Thomas E. Ricks (Mormon)

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For the journalist, see Thomas E. Ricks (journalist).
Thomas E. Ricks
Bust Photo of Thomas E. Ricks
Personal details
Born Thomas Edwin Ricks
(1828-07-21) July 21, 1828 (age 186)
Trigg County, Kentucky, United States
Died September 28, 1901(1901-09-28) (aged 73)
Rexburg, Idaho, United States

Thomas Edwin Ricks (July 21, 1828 – September 28, 1901) was a prominent Mormon pioneer, a community leader, and a settler of the western United States.

Early years[edit]

Ricks was born on July 21, 1828 in Western Kentucky, the son of Joel Ricks and Eleanor Martin. In 1830, he moved with his family to Silver Creek, Illinois where his family started a branch of the Campbellite Church. In 1840, his family was introduced to missionaries from The Church of Jesus Christ of Latter-day Saints (LDS Church) and in 1841, Ricks' parents and siblings were all baptized into the church. A month later the family moved to Nauvoo, Illinois, where Ricks helped in the construction of the Nauvoo Temple.

In 1844 Ricks had an accident while breaking a horse.[1] The horse landed on his left leg. As a result of this accident Ricks' left leg did not grow as long as his right leg. As a result, wearing a platform shoe, he walked with limp, and later used a cane.[2]

Pioneer years[edit]

At age twenty, Ricks crossed the plains to the Salt Lake Valley. He initially crossed the Mississippi River heading west with the Charles C. Rich family. Ricks left the Rich family at Garden Grove, Iowa to meet up with the rest of his family in Council Bluffs, Iowa. Ricks stayed with his family for two years in Council Bluffs while Brigham Young took the first group of Mormon Pioneers to the Salt Lake Valley. One of the teams used by this first pioneer group was donated by the Ricks family. On May 29, 1848 Ricks left Winter Quarters, Nebraska headed for the Salt Lake Valley in Heber C. Kimball's company.[2]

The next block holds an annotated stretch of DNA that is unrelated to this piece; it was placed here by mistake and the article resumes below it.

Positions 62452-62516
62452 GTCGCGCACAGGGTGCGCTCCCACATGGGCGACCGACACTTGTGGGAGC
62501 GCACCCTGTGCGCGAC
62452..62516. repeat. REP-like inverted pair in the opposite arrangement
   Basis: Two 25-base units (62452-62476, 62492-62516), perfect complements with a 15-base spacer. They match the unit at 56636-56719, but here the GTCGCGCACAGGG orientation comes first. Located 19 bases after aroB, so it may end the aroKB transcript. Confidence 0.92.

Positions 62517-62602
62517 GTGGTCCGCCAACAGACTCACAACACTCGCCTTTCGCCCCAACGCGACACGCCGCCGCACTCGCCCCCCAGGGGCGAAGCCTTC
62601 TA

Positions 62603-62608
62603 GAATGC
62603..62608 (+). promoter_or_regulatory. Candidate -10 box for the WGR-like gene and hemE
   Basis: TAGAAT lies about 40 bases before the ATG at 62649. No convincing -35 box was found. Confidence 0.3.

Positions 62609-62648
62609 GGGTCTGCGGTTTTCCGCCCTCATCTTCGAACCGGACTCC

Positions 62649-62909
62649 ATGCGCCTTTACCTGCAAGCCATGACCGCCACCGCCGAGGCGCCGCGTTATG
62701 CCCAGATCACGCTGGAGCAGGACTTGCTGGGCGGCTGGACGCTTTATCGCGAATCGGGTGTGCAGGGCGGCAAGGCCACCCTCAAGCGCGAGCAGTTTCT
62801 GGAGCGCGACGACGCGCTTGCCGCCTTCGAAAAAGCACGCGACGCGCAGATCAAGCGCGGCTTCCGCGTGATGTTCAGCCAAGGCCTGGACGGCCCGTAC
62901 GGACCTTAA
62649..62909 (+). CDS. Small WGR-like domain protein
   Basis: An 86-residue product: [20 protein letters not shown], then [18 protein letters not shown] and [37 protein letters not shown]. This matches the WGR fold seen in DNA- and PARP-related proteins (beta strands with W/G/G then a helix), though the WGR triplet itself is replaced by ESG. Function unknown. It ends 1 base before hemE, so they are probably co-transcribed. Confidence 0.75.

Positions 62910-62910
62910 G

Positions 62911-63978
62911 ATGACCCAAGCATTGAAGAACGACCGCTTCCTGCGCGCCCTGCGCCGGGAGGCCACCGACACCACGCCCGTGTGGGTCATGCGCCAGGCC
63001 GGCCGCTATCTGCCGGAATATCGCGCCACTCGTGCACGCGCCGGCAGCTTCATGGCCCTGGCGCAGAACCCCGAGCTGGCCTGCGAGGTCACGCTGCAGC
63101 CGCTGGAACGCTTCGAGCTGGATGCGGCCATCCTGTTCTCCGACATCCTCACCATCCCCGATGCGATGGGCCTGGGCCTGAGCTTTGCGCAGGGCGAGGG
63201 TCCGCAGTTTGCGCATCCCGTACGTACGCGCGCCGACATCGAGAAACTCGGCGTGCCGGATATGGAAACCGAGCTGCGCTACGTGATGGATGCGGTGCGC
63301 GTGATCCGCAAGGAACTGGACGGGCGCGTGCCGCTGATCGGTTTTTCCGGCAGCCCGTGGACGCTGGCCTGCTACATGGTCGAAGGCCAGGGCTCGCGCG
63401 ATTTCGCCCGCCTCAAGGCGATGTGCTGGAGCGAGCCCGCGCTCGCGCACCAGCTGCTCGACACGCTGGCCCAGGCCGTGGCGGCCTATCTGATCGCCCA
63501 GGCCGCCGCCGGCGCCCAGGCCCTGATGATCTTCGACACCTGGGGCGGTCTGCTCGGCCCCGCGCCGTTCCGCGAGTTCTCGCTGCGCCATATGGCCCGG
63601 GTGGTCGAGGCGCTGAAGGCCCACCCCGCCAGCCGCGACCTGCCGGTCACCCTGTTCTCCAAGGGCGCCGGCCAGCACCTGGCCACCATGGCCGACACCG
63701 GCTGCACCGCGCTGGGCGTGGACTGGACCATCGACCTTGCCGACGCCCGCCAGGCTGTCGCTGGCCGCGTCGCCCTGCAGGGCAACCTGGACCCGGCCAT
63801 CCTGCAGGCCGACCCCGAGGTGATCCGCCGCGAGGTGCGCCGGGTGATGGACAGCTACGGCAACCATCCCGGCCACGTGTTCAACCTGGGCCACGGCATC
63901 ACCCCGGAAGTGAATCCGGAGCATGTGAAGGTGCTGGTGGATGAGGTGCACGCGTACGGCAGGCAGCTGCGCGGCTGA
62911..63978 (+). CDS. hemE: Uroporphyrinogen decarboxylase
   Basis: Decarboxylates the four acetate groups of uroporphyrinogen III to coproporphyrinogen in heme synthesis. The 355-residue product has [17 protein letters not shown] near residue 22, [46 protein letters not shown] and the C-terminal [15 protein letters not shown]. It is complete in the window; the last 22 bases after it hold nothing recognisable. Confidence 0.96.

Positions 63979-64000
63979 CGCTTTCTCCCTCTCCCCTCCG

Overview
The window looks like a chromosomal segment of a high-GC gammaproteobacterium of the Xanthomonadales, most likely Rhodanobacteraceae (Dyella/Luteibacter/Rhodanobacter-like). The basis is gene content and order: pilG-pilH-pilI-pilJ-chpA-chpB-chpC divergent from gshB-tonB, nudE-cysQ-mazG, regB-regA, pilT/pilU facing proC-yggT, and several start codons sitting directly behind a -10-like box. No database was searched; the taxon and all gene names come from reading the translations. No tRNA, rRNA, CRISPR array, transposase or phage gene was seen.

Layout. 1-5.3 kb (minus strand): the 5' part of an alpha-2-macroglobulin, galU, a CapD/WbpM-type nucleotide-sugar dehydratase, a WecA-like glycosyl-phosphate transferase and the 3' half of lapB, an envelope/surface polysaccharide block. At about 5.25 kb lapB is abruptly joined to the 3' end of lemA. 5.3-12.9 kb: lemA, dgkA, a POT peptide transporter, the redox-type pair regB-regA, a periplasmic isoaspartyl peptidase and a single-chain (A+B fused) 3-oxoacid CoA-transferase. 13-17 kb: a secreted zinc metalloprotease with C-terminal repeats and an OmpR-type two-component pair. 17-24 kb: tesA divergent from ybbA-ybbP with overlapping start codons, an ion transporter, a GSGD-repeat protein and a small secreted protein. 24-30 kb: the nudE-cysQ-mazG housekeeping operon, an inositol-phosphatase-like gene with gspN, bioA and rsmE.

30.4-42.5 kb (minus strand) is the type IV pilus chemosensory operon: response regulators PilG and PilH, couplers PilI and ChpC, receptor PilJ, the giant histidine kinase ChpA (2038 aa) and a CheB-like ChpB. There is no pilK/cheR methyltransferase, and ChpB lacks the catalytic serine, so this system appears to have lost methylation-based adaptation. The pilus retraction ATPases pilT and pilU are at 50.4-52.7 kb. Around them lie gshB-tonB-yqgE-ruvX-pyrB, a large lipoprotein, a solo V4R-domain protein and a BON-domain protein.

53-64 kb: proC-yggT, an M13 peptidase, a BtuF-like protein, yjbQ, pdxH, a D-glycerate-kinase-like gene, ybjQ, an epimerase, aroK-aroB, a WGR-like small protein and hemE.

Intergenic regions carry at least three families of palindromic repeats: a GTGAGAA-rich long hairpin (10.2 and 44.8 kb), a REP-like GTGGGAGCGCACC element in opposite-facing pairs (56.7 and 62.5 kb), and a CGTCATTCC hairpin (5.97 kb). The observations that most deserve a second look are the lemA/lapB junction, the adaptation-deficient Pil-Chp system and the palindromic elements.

On June 6, 1848, a group of Native Americans raided Ricks' pioneer company, stealing some of their cattle. Ricks and some other youth in the camp went to pursue them. The youth were ambushed and Ricks was shot three times, twice in the kidneys and once in his backbone. His companions, sure he was dead, returned to the company. Learning of his son's demise, Joel Ricks set out to retrieve the body. Finding him clinging to life, Joel brought his son safely back to the wagon train. At one point he floated his son across a river on a buffalo hide. As a result of the injury, Thomas traveled most of the way to the Salt Lake Valley in his family's wagon.[2]

Ricks would later assist five additional groups of pioneers to make the same trek. In 1856, returning from a colonizing mission in Las Vegas, Nevada, he immediately left to be part of the rescue party sent from Salt Lake to assist the stranded Martin Handcart Company near the Sweetwater River.[3]

A colonel in the Utah Militia, Ricks was commissioned to locate a better route from the Cache Valley to the Bear Lake Valley, in Northern Utah. While thus engaged, he discovered a natural spring flowing from the cavity of a large rock. To this day, Ricks' Spring bears his name. It can be found on U.S.-89, between Logan, Utah, and Bear Lake, on the Utah-Idaho boarder.

Colonizing years[edit]

Ricks was an influential church and community leader in both Utah and Idaho. He is known as the founder of Rexburg, Idaho, and participated in the founding of the Bannock Stake Academy, which would eventually evolve into Brigham Young University–Idaho. The school was named in his honor for a period of 99 years first as Ricks Academy (1902–1917) and later as Ricks College (1917–2001).[4]

Ricks served in the LDS Church as a bishop and stake president in the Rexburg area.

Death[edit]

Ricks died September 28, 1901 at age 73. Joseph F. Smith, LDS Church president, said of him at his funeral, "It may be a long time before we find another man his equal in honor, mind, and unswerving loyalty to the cause of God and his people." [4]

Notes[edit]

  1. ^ LeCheminant, Camra (2007). Joel Ricks and His Family. 
  2. ^ a b c Wyler, Wanda Ricks (1989). Thomas E. Ricks: Colonizer and Founder. 
  3. ^ Orton, Chad M. (2006). "The Martin Handcart Company at the Sweetwater: Another Look". BYU Studies 45 (3): 4–37. Retrieved 2012-07-19. 
  4. ^ a b "Preserving the Memory of Thomas E. Ricks". 2005. 

References[edit]

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